In many ways, Excel is a great application. It is capable of doing far more than we give it credit for. In fact, in the hands of someone who knows their way around its many features, Excel can be a great, if not an exceptional tool. Like everything else, however, it does have its limitations and when it comes to organising information, using Microsoft Excel can be a terrible idea.

In this article, we will be looking at why Microsoft Excel is terrible for organising information and why it’s important to find suitable platforms to organise and manage our information.


Excel can easily handle a decent amount of data but when it passes a certain point, things begin to break down very quickly. Of course, there are ways around this. You can always divide your data in multiple sheets but this will only add more human intervention to a delicate process. This can increase the risk of losing or corrupting important information.

It is no secret that the amount of information we are able to collect is growing exponentially. Many companies and entities are using this data to create a competitive advantage for themselves which in turn drives adoption of BI tools, which, by extension, drives the cost of such technologies down. Data can be one of your most valuable assets but unless you can harness it to its full extent, seeing an ROI is going to be next to impossible.

As we said earlier, Excel can do a pretty good job in many different scenarios however it does so at an expense. These expenses can range from macro customisations to the maintenance of carefully balanced workflows. Investing in the proper tools can not only save your data but provide you with the insight to succeed in the market of the future.


Whilst Excel has some security functionality such as locking a file with a password, it is nowhere near enough to manage multiple users accessing and editing the same file. If you happen to use Microsoft Excel 365, you might be able to enjoy greater degrees of control but this is a far cry from what many dedicated data management systems offer.

From complying with industry regulations to keeping your company and data safe, security is something which unfortunately not too many companies think deeply enough about. Information carries with it certain responsibilities. Failure to uphold these responsibilities can result in huge fines which would have covered the costs of a more suitable system.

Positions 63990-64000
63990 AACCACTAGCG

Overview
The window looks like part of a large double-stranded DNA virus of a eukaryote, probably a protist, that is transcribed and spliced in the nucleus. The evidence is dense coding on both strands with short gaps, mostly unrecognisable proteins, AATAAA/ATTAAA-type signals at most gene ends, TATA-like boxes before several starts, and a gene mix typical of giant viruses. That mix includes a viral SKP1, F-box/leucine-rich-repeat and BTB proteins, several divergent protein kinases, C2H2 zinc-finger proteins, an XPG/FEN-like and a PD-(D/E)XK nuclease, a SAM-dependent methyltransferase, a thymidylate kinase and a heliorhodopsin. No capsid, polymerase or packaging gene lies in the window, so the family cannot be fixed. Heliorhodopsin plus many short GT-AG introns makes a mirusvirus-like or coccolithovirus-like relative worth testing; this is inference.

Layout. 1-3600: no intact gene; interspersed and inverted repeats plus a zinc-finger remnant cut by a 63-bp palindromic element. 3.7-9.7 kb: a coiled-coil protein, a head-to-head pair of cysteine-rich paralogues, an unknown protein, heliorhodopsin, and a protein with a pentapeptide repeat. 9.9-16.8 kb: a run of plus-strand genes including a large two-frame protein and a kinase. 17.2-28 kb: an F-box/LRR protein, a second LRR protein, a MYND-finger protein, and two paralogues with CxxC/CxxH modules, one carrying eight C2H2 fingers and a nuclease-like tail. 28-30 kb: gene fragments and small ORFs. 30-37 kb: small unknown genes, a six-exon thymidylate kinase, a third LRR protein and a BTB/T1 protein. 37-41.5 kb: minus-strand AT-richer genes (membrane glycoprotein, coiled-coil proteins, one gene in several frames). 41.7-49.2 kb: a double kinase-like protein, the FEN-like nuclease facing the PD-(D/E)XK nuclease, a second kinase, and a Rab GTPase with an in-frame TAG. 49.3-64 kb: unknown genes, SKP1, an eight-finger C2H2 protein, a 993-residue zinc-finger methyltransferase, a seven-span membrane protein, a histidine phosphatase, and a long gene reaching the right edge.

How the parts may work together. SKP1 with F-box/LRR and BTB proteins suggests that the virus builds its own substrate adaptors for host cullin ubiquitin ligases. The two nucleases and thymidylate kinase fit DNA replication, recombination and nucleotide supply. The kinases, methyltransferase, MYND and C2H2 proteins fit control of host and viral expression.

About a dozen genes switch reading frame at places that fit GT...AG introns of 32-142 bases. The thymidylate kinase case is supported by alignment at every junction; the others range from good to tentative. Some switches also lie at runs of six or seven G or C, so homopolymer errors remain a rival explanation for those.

Security should be given its due consideration especially when it comes to sensitive information. The introduction of regulations such as GDPR has put the onus on companies. This makes having the right checks and balances more important than ever before with the right systems safeguarding you from possible debilitating litigation.


Just like everything else, Excel can be a great tool in many scenarios. When it comes to workflows and optimising the way data is acquired and processed, Excel tends to suffer tremendously. The issue lies in both compatibility as well as automation of workflows. At the most basic level, too much human input is required which can not only be expensive but also prone to human errors.

While the newer versions of Excel have API connectivity functions, these can involve considerably more manual intervention than systems built for the management and organisation of information. Formatting data can be a long and complex undertaking which Excel does not tend to facilitate in most scenarios.

Even if you’re not looking at integrations now, we are quickly becoming aware of how fast the markets can change and being ready to make use of the data you have to pivot your business can mean the difference between your business flourishing or failing.


There is a big difference between data and information. This is not something that too many people are aware of. Data is important but it is only when we are able to turn it into information that we can derive utility from it. When data is presented as information we can quickly disseminate and understand, the more valuable it becomes to us. Coincidentally, this is another area where Microsoft Excel tends to suffer.

At the most basic level, the difference between data and information lies in the presentation.

Data: 12032019,20,5000
Information: Date: 12.03/2019, Number of Sales: 20, Revenue: 5,000

As we can see, information has a far greater utility to us than data. This is well and good and perfectly achievable in Excel. The issues tend to surface when we start looking beyond the most basic of information structures. Whilst it is certainly possible to draw charts in Excel, with many tools at our disposal, doing so in an automated fashion with large datasets is near impossible.


Allowing teams and individuals to collaborate on projects has many many benefits. Whether it’s within a team, company, or entities outside of the company, collaboration has many benefits. Being able to collaborate in a secure and productive environment is imperative to success and this starts with having the right tools.

Sharing an Excel file, whether it’s by email or storing it on a shared server is prone to errors and can quickly descend into a multi-version nightmare that is near-impossible to reconcile. This can also lead to historical data loss which can cause problems when it comes to verifying data integrity.

Collaboration can take various forms, which can also include data presentation. With dedicated tools increasingly featuring automated reports and advanced visualisation tools, investing in such a system can not only make your life easier but possibly also add value to what you do.